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There have been several questions on meta recently that bring up a similar topic, but I would like to formulate the question explicitly here:

Which puzzles that use a chess board are on-topic here?

To make the answer easier, I would like to divide such puzzles into several groups:

  1. Puzzles that use a chess board only, like covering chess board problems, for example The Mutilated Chessboard. Or cutting chess board problems.

  2. Puzzles that use a chess board and modified chess pieces. That means pieces which moves differently from usual 6 types of chess pieces. For example, The Bunny's Tour, How Many Speedy Knights on a Chess Board?.

  3. Puzzles that use a chess board and chess pieces (including the rules of their movements), but do not care about the game itself as a set of moves leading to a win or loss. For example, How many queens can be on a chessboard without attacking each other?, How many squares can 4 queens control?, How many chess pieces does it take to "cover" all spaces on a chessboard?, Most moveable chess position, Optimal strategy against a random opponent, Find the shortest chess game with 18 queens?.

  4. Puzzles that use a chess board and chess pieces and full game rules, but ask questions that are not really useful for chess players, but interesting from a rules investigation point of view. For example, What is the position in chess with the longest string of moves before mate?.

  5. Retrograde analysis chess puzzles. These can help you to learn to play chess on some level (unlike the previous category), but they ask for questions, that never arise during real chess games because there you know all previous moves. Also, they usually provide chess positions that would never appear in a real game. For example, Is there a retrograde analysis puzzle like "Point on the incorrectly drawn chess piece"?, Find the color of the chess pieces

  6. Traditional chess puzzles, like "White wins in 2 moves," "White starts and wins."

Also, we have chess tag already, so another question is: Which type of puzzles should be tagged with the tag and which should not? Maybe some less-chess-related puzzles should be tagged differently, like the puzzles in category 1.

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My personal opinion on on-topic questions is:

A) Category 1 must be not only allowed, but desirable here. These are the puzzles in their the most common and interesting sense.

B) Categories 2-4 must be for sure acceptable here. These are puzzling questions, and they do not have other good place on SE.

C) Category 5, retrograde analysis chess-puzzles. It is hard for me to decide. Unlike previouse categories there are a place for them on Chess.SE, they have a special tag for it, but it is not very actively used and Chess.SE is still in beta and it is unclear what will be on it and what will be not. Also I think these are still beautiful puzzles, which I am interesting in solving though I am not interested in chess game itself.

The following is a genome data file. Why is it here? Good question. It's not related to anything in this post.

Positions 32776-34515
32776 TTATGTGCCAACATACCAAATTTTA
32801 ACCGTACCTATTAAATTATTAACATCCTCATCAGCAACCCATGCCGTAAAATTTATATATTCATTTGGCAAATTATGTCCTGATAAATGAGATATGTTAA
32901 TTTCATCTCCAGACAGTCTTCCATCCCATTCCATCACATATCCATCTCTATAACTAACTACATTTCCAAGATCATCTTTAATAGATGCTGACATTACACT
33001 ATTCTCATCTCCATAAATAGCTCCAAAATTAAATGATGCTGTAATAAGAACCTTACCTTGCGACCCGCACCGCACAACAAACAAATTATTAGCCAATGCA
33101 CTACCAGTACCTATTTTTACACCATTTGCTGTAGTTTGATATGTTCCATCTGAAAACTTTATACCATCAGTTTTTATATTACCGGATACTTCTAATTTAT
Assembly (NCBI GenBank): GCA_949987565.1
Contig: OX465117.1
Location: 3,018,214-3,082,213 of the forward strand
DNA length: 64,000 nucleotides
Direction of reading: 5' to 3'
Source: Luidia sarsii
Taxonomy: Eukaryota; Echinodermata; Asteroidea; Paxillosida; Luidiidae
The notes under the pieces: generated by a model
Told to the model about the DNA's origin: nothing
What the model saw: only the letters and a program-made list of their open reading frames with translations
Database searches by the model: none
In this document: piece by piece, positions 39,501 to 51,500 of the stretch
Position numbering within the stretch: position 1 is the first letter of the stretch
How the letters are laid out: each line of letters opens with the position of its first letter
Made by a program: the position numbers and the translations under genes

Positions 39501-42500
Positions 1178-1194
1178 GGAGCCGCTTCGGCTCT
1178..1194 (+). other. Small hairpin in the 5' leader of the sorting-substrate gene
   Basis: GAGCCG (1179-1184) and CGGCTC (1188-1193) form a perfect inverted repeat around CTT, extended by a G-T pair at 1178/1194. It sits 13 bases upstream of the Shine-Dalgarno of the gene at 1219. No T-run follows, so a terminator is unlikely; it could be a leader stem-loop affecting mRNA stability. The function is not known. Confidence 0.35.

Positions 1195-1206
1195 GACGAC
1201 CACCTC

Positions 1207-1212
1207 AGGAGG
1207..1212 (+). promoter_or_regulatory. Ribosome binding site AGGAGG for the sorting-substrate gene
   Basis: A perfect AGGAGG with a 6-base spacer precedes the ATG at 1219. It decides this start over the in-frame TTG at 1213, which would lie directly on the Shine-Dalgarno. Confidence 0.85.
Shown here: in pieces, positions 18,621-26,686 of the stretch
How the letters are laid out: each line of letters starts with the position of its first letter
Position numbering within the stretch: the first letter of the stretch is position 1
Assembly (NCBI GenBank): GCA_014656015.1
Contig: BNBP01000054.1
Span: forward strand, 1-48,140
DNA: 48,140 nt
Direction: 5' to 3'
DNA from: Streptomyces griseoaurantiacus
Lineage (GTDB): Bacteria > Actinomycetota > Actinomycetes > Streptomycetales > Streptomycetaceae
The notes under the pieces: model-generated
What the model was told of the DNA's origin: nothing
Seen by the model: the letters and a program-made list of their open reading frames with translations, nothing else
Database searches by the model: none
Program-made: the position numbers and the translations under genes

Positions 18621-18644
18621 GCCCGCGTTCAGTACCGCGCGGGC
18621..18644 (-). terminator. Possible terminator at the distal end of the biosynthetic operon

If I would be the only one to decide and would be forced to do it I would say that this category should be on Chess.SE, not here.

D) Category 6 must not be here, they are for Chess.SE for sure. This is 100% about the chess game and for chess players.


Concerning tags usage:
I think it would be appropriate to tag categories 2-6 (those that would be on-topic) with tag "chess". For category 1 I propose a new tag "boards", that would include also puzzles with not-standard boards, like 4x4, NxN.

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  • $\begingroup$ Totally agree. People's concern is probably about the infinite nature of these problems - there are infinite variations on these that can be created (someone cited the posting of Sudoku positions). $\endgroup$ – d'alar'cop Nov 4 '14 at 12:51
  • $\begingroup$ It's worth noting that there's a difference between being on-topic and being good-quality - while these questions may be on-topic here, they might not all be of acceptable quality. $\endgroup$ – Aza Nov 4 '14 at 16:25
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    $\begingroup$ @Emrakul and for low quality, downvotes are the only solution, so say if I feel its bad and someone else feels its good, that will determine if its low quality or otherwise, am I interpreting it right? $\endgroup$ – skv Nov 5 '14 at 2:47
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    $\begingroup$ @skv Yes and no. I wish it were that straightforward. While voting does serve as an indicator of what people like, it doesn't necessarily serve as an indicator of what's on topic. It's important that our first goal is to create a helpful resource for people online, as that's what Stack Exchange is about: good Q&A. It's a good rule of thumb that people tend to vote how they feel, and while frequently that's aligned with our topic goals, sometimes it isn't. They're two different systems. Totally appropriate to let votes raise the issue of on-topicness, though. $\endgroup$ – Aza Nov 5 '14 at 2:51
  • $\begingroup$ @skv: If there are so many puzzles of a certain type that people get tired of them, the number of upvotes for such puzzles will decrease and the number of downvotes will increase. If people are primarily inclined to post puzzles when other similar puzzles receive a favorable mix of upvotes and downvotes, that would suggest that the mix of puzzle types people would adapt itself according to what people would like to see. $\endgroup$ – supercat Nov 14 '14 at 19:17

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